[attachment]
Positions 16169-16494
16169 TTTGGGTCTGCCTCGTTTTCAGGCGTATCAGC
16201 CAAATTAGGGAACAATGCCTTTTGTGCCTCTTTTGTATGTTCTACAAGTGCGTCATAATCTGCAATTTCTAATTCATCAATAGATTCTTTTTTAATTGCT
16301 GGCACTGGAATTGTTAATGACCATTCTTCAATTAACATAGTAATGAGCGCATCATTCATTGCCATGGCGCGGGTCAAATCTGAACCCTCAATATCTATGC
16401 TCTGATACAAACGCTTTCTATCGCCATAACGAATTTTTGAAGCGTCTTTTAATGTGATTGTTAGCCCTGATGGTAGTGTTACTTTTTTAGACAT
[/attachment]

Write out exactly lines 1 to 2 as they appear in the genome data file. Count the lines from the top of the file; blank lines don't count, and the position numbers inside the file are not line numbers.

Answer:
Positions 16169-16494
16169 TTTGGGTCTGCCTCGTTTTCAGGCGTATCAGC